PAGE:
Imagine reading a study from a prestigious science journal and finding out that the scientists performed and wrote the study as a joke. Sure, all of the data is true, but they littered the abstract and conclusion sections with irony. Other years you might have found it funny. But what if the joke was so arcane that only the scientist got it? And what if just minutes before you'd seen another fake news article denying climate change?
Tagged With publishing
Science fiction and fantasy are genres where almost anything can happen — as long as the author can make it seem plausible, and as long as it's part of a good story. But that doesn't mean there are no rules. If anything, the fact that these genres are so wide open mean that there are tons of rules out there, some unspoken and some written in black and white.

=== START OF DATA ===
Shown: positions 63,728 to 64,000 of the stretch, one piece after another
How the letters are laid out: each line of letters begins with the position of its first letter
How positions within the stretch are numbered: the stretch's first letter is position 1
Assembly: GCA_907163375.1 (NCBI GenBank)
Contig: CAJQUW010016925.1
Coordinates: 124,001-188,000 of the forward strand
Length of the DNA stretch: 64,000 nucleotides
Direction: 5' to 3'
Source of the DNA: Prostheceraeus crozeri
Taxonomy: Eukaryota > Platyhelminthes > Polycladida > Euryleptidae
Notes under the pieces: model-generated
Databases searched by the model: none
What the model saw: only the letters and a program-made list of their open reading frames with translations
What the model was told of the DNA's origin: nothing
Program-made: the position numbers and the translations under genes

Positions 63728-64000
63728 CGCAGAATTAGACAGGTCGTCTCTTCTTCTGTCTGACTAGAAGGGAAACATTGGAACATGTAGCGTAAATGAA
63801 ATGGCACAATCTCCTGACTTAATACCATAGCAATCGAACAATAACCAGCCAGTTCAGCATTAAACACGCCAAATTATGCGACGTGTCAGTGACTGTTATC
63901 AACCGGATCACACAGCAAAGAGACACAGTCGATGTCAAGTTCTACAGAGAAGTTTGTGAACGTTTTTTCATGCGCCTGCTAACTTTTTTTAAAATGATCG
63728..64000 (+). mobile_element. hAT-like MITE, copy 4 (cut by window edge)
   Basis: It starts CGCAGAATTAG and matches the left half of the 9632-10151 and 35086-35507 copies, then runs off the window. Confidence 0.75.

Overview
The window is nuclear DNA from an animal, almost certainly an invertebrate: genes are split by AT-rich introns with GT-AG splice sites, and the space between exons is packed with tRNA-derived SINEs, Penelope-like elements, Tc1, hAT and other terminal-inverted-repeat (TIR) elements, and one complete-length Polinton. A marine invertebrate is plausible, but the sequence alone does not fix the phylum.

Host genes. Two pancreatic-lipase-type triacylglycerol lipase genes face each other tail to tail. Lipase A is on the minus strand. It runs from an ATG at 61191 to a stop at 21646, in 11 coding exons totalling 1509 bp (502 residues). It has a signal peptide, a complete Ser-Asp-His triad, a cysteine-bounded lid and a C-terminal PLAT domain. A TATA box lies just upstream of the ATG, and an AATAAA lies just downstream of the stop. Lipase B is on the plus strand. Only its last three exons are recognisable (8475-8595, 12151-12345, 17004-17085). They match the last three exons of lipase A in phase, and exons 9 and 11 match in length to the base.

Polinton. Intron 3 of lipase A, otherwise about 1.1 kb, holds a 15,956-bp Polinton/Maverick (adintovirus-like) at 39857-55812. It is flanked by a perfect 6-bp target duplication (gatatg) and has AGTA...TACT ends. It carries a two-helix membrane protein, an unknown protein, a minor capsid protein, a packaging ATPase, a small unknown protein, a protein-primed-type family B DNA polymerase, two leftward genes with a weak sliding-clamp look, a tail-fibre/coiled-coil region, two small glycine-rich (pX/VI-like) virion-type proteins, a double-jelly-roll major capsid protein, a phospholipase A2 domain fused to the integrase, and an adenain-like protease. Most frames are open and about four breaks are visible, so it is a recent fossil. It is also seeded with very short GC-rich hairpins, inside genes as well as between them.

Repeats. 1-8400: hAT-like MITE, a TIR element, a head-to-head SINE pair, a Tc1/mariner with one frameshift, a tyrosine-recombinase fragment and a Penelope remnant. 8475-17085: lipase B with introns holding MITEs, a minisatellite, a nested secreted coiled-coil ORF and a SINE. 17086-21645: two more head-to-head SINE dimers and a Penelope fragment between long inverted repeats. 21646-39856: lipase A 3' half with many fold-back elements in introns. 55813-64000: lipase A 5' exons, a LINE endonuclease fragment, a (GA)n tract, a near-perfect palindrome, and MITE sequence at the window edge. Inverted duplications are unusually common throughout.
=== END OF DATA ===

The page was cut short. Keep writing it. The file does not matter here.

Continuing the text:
Spring is here, and so are some great beach reads! What does April have in store? Two Terry Pratchett tributes. New books from C.J. Cherryh, Harry Turtledove and M.R. Carey. Wish-granting moonshine! New space opera! And much, much more. Here are the most essential science fiction and fantasy books in April.
A decade ago, cutting-edge writers/publishers were crafting books that were physically works of art, in response to the rise of ebooks. Now, those same people are making apps. Miranda July, creator of the instant-messaging app Somebody, talks to Russell Quinn, co-creator (with Eli Horowitz) of The Pickle Index and The Silent History, about making apps that are deliberately difficult to use.
Last week, academic publisher Elsevier announced that it would be donating 45 free ScienceDirect accounts to "top Wikipedia editors," granting them access to thousands of paywalled scientific journals. And people are outraged.